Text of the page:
The proliferation—if not the origin—of this pattern of relationships coincided with the Hundred Years War. Edward III and his successors raised their invading armies by indentures with lords and other captains who undertook to provide certain numbers of mounted men and archers. They in turn recruited parts of their contingents by similar contracts. All were to be paid wages of war: these were not feudal armies. The core of a lord's company would be the men already retained to follow him ‘in peace and war’. It was therefore in the king's interest that lords had organized companies available for military service, not only for campaigns abroad but for emergencies like foreign invasion or domestic rebellion.
The political hazards of this dependency could be reduced by good kingship. Public order was assisted if lords kept their retainers in order, as by arbitrating in their quarrels. It was otherwise when lords competed for regional dominance, as did the dukes of Norfolk and Suffolk, and the Nevilles and Percies, in a period of weak monarchy. ‘Livery and maintenance’ could weaken the administration of justice. In 1384 the parliamentary Commons complained that wrongdoers expected to escape retribution through the patronage of the lords whose liveries of cloth or badges they wore. Sheriffs and justices of the peace retained by a lord would not be impartial: juries could be packed or intimidated.
For many landed gentry, the best safeguard available was to have the ‘good lordship’ of a noble protector by becoming his retainer. Social aspirations may have helped to swell retinues, because tradesmen and rustic tenants able to wear a lord's livery could describe themselves as ‘yeomen’; while those of more dignified standing were known as ‘gentlemen’. Both these personal descriptions became widely used in the 15th cent., particularly in indictments of riotous assemblies. Eventually bastard feudalism was curbed, though not abolished, by Henry VII's conciliar jurisdiction and his statute of 1504, which prohibited retaining without royal licence.
R. L. Storey
"bastard feudalism." The Oxford Companion to British History. . Encyclopedia.com. (September 25, 2018). http://www.encyclopedia.com/history/encyclopedias-almanacs-transcripts-and-maps/bastard-feudalism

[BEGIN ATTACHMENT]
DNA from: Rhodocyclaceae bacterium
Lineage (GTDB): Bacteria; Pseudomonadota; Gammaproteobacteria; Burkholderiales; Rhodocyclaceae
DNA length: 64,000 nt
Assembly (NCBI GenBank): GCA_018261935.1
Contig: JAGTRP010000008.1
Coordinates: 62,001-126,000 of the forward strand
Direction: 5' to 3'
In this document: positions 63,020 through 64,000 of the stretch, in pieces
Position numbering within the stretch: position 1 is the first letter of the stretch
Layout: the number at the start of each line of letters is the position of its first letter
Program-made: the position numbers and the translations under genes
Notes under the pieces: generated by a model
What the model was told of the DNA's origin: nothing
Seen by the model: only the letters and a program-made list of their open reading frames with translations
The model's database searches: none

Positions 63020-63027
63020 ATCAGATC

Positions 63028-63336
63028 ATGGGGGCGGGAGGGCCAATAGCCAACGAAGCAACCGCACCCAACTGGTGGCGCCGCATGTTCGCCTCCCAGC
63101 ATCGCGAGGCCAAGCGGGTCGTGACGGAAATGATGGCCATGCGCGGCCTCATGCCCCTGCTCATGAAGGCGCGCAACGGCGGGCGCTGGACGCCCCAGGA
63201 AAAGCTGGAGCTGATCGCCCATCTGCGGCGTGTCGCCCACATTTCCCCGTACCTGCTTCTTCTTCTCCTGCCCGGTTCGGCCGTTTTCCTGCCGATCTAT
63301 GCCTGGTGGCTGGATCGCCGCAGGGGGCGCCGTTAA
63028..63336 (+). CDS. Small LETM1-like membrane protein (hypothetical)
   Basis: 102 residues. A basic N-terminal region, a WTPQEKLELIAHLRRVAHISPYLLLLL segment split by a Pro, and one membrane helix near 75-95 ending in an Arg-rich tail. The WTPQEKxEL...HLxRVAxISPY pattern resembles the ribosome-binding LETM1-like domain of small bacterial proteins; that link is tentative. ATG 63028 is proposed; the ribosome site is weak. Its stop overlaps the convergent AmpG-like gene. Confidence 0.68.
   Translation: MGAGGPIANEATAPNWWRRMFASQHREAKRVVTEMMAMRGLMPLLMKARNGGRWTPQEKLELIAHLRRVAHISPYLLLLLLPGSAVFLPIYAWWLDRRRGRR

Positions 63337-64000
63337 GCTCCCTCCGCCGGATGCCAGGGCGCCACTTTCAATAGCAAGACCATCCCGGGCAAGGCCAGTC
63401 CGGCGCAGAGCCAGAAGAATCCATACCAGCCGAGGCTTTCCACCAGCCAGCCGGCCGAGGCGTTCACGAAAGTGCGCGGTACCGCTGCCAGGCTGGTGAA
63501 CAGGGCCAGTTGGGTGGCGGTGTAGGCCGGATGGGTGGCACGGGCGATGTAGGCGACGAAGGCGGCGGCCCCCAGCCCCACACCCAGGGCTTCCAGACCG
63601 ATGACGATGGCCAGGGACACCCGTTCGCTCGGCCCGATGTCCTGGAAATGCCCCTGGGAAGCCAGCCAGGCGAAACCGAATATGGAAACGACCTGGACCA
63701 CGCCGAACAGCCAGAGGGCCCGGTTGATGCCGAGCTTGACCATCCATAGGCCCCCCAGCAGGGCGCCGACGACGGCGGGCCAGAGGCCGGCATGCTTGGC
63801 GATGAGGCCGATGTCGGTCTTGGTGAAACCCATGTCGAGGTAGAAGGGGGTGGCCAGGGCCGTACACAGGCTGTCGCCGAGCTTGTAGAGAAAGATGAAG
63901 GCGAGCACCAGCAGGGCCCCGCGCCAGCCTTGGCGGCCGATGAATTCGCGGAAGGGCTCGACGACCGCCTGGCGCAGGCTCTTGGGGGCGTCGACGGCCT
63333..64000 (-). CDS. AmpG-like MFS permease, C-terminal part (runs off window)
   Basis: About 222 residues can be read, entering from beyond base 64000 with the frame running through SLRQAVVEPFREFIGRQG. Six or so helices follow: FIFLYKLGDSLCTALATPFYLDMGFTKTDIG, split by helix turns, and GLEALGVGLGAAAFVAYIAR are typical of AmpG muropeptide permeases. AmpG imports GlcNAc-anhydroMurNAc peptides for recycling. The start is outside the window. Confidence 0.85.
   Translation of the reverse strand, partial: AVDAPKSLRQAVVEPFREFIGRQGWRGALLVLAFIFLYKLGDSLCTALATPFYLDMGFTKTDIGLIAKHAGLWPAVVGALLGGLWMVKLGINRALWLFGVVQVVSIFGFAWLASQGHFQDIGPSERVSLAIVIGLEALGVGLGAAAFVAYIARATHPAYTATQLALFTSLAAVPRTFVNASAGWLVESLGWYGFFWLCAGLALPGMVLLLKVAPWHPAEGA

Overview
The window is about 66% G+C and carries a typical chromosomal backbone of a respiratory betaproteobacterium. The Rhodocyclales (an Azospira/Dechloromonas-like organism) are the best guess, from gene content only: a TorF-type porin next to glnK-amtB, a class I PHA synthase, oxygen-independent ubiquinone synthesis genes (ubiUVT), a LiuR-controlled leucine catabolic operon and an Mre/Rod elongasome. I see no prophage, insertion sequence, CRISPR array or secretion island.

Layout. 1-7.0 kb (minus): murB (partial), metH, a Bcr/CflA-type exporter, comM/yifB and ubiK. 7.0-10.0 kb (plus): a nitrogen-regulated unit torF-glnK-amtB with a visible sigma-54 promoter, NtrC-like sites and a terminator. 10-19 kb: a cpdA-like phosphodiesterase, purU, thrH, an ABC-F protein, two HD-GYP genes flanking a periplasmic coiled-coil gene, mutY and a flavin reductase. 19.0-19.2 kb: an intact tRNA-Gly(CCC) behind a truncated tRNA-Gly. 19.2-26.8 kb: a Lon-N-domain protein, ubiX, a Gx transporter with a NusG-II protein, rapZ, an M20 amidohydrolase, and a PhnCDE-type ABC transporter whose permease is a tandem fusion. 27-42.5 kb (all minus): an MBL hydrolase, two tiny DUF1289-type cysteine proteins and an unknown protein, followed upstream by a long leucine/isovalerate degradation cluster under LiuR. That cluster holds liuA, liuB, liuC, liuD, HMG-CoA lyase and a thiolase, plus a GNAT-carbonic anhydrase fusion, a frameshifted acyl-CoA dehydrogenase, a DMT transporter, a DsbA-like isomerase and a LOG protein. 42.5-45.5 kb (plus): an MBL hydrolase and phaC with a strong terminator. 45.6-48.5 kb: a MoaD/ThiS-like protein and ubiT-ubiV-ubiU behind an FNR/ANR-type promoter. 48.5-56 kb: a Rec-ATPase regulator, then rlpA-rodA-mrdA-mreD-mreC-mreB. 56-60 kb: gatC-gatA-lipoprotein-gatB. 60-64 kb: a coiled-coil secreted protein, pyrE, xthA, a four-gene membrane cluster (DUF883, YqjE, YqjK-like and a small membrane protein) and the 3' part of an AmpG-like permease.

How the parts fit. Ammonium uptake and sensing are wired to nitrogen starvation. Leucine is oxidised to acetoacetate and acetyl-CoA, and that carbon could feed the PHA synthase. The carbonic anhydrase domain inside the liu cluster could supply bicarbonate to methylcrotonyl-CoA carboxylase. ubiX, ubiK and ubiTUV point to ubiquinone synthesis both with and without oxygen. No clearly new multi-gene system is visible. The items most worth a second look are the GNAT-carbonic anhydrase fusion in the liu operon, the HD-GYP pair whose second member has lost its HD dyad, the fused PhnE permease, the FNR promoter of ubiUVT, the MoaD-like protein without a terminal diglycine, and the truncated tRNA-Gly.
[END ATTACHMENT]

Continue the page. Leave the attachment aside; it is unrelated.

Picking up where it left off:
"bastard feudalism." The Oxford Companion to British History. . Retrieved September 25, 2018 from Encyclopedia.com: http://www.encyclopedia.com/history/encyclopedias-almanacs-transcripts-and-maps/bastard-feudalism
Encyclopedia.com gives you the ability to cite reference entries and articles according to common styles from the Modern Language Association (MLA), The Chicago Manual of Style, and the American Psychological Association (APA).
Within the “Cite this article” tool, pick a style to see how all available information looks when formatted according to that style. Then, copy and paste the text into your bibliography or works cited list.
Because each style has its own formatting nuances that evolve over time and not all information is available for every reference entry or article, Encyclopedia.com cannot guarantee each citation it generates. Therefore, it’s best to use Encyclopedia.com citations as a starting point before checking the style against your school or publication’s requirements and the most-recent information available at these sites:
Modern Language Association
The Chicago Manual of Style
American Psychological Association
- Most online reference entries and articles do not have page numbers. Therefore, that information is unavailable for most Encyclopedia.com content. However, the date of retrieval is often important. Refer to each style’s convention regarding the best way to format page numbers and retrieval dates.
- In addition to the MLA, Chicago, and APA styles, your school, university, publication, or institution may have its own requirements for citations. Therefore, be sure to refer to those guidelines when editing your bibliography or works cited list.